Hyoscyamus niger. Henbane.
[image:28275 align=left hspace=1][For the drawing which accompanies this article, I am indebted to Dr. S. Bass of Salem.]THERE is little doubt that the Hyoscyamus of this country is an imported plant. It is yet rare in most parts of the country, and appears to be strictly limited to the bounds of cultivation. Its seeds are very tenacious of life, and will spring up under favourable circumstances, after having been dormant for a long time. Hence the plant occasionally appears in old grounds which have been newly disturbed, as in grave yards, old gardens and cellars. About ten years since, a drain, which intersects the common in Boston, was opened for the purpose of repairs. In the following season a distinct row of very luxuriant plants of Henbane covered the whole of this drain, although none of them had been observed to grow in the vicinity the preceding year. The seeds, which produced these plants, had probably been buried for more than fifteen years.
This species, together with others of its genus, was well known to the ancients under the same name which it now bears. Its medicinal and deleterious properties were also understood by them.
In modern arrangements the Hyoscyamus in common with Datura, Atropa and other injurious vegetables of its kindred, is found in the class and order Pentandria Monogynia, and the natural order Luridae. Its Jussieuean order is Solaneae.
In this genus the corolla is funnel shaped and obtuse, the stamens inclined, the capsule two celled and covered with a lid.
The present species has the lower leaves sinuated and clasping, and the flowers sessile. It is biennial and flowers in June and July.
The whole herb has a glaucous or sea green colour, is hairy and viscid, and emits a rank, offensive smell. The stalk is one or two feet high, round, branching and rigid. The first leaves spread upon the ground, and have some resemblance to a young thistle. They are large, oblong, frequently contorted, clasping, cut into acute lobes, and pointed; the upper ones generally entire.
The flowers form a revolute, one sided spike at the end of the stem or branch, leaving, as they fall off, a straight row of capsules. The calyx has five short acute segments. The corolla is funnel shaped, irregular, with five spreading, obtuse segments, of a pale yellow or straw colour, with a beautiful net work of purple veins. Stamens inserted in the tube of the corolla, with large oblong anthers. Style slender, longer than the stamens, declined, with an obtuse stigma. Capsule two celled, roundish, covered with a lid, and invested with the persistent calyx, the segments of which extend beyond the calyx, and become rigid and prickly. The seeds are numerous, small, unequal, brownish, and are discharged by the horizontal separation of the lid.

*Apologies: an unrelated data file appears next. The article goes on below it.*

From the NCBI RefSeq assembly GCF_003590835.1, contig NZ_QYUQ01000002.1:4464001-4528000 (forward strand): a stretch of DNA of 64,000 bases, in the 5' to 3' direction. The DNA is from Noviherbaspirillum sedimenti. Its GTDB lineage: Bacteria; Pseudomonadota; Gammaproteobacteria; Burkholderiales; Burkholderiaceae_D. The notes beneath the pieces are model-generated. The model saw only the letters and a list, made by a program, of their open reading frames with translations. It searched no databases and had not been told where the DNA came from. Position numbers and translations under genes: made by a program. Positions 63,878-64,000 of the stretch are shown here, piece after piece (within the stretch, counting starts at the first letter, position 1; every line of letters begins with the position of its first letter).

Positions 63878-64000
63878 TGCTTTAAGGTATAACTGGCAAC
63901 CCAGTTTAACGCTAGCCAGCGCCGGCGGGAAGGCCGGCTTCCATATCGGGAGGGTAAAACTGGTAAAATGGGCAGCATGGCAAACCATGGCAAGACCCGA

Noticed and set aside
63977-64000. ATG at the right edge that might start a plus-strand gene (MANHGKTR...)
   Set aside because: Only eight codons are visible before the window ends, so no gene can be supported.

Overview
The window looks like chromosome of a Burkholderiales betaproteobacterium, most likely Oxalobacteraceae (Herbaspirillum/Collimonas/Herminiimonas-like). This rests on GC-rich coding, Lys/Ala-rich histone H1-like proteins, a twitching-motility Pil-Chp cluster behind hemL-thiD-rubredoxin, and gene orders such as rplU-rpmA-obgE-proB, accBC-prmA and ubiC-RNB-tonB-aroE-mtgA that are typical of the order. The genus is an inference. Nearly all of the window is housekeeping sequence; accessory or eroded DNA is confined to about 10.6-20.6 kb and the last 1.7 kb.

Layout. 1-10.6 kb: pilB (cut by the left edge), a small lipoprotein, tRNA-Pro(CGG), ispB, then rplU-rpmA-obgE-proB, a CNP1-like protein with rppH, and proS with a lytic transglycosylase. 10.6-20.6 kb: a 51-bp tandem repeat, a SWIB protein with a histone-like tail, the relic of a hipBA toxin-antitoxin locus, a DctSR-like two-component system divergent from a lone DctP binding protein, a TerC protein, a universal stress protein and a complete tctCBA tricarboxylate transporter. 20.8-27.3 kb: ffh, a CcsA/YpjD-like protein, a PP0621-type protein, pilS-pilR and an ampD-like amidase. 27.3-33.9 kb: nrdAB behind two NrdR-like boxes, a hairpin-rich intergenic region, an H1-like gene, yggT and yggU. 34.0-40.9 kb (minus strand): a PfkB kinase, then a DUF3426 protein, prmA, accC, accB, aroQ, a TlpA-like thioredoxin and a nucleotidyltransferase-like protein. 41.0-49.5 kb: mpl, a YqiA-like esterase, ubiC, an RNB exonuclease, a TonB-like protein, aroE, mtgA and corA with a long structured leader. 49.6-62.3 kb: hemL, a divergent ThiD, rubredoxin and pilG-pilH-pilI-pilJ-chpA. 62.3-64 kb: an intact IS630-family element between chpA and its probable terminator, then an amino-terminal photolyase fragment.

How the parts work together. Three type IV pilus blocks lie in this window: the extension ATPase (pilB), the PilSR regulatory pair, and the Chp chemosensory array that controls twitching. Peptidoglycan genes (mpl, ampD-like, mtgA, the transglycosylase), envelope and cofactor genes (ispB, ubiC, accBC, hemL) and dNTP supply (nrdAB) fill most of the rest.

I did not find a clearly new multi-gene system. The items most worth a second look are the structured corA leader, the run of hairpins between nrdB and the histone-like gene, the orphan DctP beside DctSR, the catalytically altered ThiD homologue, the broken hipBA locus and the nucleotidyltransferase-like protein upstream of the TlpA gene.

From such chemical experiments as I have made with the dried leaves of the Hyoscyamus, I am inclined to believe, that their chief soluble portion is a variety of extractive matter. The watery and alcoholic solutions do not disturb each other, and the usual tests of tannin produce inconsiderable, or no alteration in either. Of various metallic salts which affected the solutions, the nitrate of mercury gave the largest precipitate in my experiments.
The Hyoscyamus has long been known as a narcotic poison. This character it uniformly exerts in regard to mankind, although many brute animals are exempt from its influence. [Horses, goats, sheep and swine are said to eat it without injury. Brute animals are frequently less susceptible of the influence of poisons than mankind. In the experiments which have been made on them to test the effect of doubtful medicines, the positive evidences of activity which they furnish, are in general more to be depended on, than the negative. That is, if an animal suffers from the action of any substance, a man would be like to suffer somewhat in the same way. Yet if the animal escapes with impunity, it does not follow that the man would be equally fortunate. There is scarcely any narcotic plant which is not devoured by some species of quadruped. Professor Pallas has stated, that the hedgehog can devour Cantharides by hundreds without inconvenience, whereas one of these insects may occasion serious trouble to a man. The following case happened under my own observation. A large eagle, (Falco ossifragus,) intended for a cabinet of natural history, was subjected to a variety of experiments, with a view to destroy him without injuring his plumage. A number of mineral poisons were successively given him without effect, even in large doses. At length a drachm of corrosive sublimate of mercury was inclosed in a small fish and given him to eat. After swallowing the whole of this, he continued, to appearance, perfectly well and free from inconvenience. The next day an equal quantity of arsenic was given him without any better success. So that in the end, the refractory bird was obliged to be put to death by mechanical means.] Dioscorides speaks of it as producing drowsiness and delirium.